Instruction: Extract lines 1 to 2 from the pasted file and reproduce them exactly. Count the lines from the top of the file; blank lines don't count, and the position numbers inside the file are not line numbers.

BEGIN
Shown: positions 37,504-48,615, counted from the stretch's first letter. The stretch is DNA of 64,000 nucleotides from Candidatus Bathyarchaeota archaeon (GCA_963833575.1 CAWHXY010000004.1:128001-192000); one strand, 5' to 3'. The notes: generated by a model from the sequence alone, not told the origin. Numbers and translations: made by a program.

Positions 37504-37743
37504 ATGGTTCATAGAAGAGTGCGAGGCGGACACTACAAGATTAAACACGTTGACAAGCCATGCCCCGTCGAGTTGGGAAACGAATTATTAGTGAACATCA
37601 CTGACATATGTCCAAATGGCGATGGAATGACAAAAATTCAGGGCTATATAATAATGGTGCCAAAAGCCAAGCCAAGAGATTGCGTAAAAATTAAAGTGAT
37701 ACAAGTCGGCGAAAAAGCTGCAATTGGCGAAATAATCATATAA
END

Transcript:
Shown: positions 37,504-48,615, counted from the stretch's first letter. The stretch is DNA of 64,000 nucleotides from Candidatus Bathyarchaeota archaeon (GCA_963833575.1 CAWHXY010000004.1:128001-192000); one strand, 5' to 3'. The notes: generated by a model from the sequence alone, not told the origin. Numbers and translations: made by a program.

Positions 37504-37743